N is currently considering doing an Eagle Scout project that would involve eating disorder advocacy. He is thinking of putting together informational packets about anorexia and distributing them to local pediatricians and middle-school counselors. He is thinking of including a page telling his story, a list of symptoms and treatment options, a pamphlet with local treatment resources, and maybe the Kartini Clinic DVD. What else could he include?
Previously, as N had thumbed through lists and lists and lists of possible Eagle Scout projects, he just ho-hummed. I could tell that he felt like these ideas wouldn't make much of a difference in the world. After several days of throwing ideas back and forth, he started exploring the idea about helping others with eating disorders. As soon as we starting talking about all the possibilities in this area, he really got excited.
You may remember that N's pediatrician was really unknowledgeable about anorexia. The pediatrician didn't recognize his symptoms as an eating disorder. Once we identified the problem as anorexia and asked for a referral, his pediatrician referred us to a psychologist that deals with children with behavior-disorders (which is obviously an inappropriate referral). As I look back now, I'm also so surprised that the pediatrician didn't immediately order tests and set up a weekly-check-up schedule. At one point when we really needed to have a quick medical work-up, we lucked out and saw a different on-call pediatrician who had done a rotation in an eating disorder clinic. He knew what tests to do and how to read the results. I know that was a huge blessing at the time. Until we found a team at our local children's hospital, N really didn't have the medical attention that he should have had.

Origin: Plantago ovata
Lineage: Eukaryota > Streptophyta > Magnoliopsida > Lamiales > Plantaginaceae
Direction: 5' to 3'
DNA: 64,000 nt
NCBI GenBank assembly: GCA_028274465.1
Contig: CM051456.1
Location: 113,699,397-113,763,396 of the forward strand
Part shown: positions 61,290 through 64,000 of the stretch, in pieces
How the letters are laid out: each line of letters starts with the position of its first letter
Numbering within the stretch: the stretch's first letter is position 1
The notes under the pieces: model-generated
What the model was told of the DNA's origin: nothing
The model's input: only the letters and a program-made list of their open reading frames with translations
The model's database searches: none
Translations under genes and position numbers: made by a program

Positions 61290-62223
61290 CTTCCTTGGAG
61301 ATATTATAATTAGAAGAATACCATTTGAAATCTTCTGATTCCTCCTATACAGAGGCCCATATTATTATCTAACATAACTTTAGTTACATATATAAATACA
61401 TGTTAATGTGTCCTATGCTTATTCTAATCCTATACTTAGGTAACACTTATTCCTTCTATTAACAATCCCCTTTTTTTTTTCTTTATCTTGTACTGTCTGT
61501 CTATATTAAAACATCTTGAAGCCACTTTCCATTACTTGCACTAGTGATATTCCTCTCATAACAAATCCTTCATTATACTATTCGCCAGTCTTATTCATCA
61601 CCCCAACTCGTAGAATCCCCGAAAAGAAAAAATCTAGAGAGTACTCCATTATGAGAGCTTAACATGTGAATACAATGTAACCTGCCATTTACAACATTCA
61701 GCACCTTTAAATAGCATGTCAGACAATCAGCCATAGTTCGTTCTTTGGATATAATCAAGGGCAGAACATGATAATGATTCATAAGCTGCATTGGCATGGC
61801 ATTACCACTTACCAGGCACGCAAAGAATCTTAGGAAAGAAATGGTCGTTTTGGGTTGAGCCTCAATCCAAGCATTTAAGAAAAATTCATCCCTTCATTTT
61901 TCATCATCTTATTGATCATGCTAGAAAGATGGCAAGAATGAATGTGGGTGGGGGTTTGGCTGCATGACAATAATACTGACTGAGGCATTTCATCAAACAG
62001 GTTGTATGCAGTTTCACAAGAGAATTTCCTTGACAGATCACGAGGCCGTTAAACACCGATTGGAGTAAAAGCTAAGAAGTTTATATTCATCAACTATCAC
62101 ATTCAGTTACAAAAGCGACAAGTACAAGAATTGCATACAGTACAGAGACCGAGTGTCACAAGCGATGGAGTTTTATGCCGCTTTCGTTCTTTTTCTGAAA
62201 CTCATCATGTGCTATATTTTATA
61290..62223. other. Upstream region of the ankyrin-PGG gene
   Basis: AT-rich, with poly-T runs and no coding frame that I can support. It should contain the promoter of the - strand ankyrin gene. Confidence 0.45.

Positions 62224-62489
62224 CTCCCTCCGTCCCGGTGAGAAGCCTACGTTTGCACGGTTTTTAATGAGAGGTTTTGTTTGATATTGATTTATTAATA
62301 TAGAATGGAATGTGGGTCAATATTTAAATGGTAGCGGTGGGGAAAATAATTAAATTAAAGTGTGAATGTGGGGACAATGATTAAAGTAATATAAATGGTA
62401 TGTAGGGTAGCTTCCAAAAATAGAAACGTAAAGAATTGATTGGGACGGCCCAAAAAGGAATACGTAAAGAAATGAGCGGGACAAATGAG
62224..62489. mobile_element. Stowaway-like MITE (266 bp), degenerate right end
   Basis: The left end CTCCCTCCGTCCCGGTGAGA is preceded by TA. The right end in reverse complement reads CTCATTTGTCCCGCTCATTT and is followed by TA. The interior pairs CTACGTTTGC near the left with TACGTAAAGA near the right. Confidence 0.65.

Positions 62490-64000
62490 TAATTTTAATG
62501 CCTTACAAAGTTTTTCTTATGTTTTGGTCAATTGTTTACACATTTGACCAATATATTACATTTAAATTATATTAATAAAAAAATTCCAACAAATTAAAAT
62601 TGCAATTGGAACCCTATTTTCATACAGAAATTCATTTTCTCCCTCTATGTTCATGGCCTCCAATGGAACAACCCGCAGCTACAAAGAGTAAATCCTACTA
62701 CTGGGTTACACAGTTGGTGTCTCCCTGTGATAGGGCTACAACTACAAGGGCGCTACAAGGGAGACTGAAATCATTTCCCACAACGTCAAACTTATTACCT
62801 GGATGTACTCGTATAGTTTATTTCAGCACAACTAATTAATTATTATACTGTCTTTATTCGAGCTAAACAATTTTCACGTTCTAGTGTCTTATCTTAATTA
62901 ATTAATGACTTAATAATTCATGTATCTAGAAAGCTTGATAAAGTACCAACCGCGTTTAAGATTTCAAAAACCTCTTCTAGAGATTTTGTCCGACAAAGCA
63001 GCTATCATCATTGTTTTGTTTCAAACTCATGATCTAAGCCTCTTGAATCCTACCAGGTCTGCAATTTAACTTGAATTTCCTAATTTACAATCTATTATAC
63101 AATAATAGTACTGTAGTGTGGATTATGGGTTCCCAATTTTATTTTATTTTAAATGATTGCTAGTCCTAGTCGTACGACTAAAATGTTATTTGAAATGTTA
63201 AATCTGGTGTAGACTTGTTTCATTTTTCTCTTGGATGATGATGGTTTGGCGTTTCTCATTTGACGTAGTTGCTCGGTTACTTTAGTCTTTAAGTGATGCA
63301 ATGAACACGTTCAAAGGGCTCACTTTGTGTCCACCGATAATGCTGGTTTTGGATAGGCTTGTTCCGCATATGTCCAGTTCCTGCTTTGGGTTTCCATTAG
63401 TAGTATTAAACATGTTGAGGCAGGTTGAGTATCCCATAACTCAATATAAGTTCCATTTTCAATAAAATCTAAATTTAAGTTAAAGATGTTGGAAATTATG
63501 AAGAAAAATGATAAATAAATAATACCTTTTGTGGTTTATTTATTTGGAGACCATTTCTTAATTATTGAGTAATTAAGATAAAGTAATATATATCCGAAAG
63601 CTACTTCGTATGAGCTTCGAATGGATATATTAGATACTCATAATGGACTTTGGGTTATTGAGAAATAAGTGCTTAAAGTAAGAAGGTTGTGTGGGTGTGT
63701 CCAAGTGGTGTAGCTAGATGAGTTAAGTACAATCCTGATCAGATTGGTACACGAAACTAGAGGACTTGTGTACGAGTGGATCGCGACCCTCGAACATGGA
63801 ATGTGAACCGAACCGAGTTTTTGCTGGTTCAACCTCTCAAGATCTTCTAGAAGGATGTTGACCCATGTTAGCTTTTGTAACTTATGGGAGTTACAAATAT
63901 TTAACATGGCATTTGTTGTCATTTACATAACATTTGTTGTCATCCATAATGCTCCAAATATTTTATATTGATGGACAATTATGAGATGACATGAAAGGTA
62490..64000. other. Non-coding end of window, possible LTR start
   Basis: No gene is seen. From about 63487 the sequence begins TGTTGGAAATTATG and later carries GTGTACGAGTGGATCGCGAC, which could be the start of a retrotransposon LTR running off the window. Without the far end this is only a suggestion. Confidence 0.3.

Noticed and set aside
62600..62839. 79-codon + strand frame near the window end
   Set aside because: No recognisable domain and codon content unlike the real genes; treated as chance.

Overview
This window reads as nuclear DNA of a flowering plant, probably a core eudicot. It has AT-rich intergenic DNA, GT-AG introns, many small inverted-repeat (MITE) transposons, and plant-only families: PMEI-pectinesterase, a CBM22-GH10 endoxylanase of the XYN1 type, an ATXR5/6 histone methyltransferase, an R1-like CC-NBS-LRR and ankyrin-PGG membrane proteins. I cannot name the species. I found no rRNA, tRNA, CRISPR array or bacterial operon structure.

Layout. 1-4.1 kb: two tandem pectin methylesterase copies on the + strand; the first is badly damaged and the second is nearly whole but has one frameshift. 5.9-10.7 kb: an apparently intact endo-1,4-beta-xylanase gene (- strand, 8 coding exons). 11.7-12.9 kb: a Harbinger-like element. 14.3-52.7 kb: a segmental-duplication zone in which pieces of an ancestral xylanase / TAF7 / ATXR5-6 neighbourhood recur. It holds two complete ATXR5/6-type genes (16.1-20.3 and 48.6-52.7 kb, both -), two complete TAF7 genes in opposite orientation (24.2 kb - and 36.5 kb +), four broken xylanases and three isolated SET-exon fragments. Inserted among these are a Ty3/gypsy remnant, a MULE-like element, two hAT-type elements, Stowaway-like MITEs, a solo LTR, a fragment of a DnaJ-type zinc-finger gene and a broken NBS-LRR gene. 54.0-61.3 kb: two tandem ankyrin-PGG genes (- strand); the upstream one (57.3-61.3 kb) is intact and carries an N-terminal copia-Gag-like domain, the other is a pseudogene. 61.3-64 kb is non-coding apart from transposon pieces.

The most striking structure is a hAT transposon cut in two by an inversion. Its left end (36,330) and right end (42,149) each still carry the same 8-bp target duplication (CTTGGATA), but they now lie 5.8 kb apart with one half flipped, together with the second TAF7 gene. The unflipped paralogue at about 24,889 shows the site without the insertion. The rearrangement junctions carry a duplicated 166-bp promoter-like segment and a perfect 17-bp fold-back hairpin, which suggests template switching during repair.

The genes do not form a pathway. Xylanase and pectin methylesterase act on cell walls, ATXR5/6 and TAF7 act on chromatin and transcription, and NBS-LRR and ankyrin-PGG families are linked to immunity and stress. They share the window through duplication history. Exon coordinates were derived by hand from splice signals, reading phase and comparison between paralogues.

Anyway, N feels like it could really make a difference if he provided additional (especially local) information about anorexia to pediatricians like his own. I'd like to help him find a way to do this so that he can maintain some bit of privacy and yet still make a difference. Any suggestions?
Wednesday, April 8, 2009
N is still doing really well. I am still monitoring his calorie intake pretty carefully. In fact, I'm mostly doing a magic plate with him for breakfast and dinner. Though I let him fill his own plate, I'll add to it if I feel like it is deficient. He doesn't resist at all. This is where it is easy to relax and let down my guard. But I just keep relearning that I can't do that.
Posted by Wendy at 3:17 PM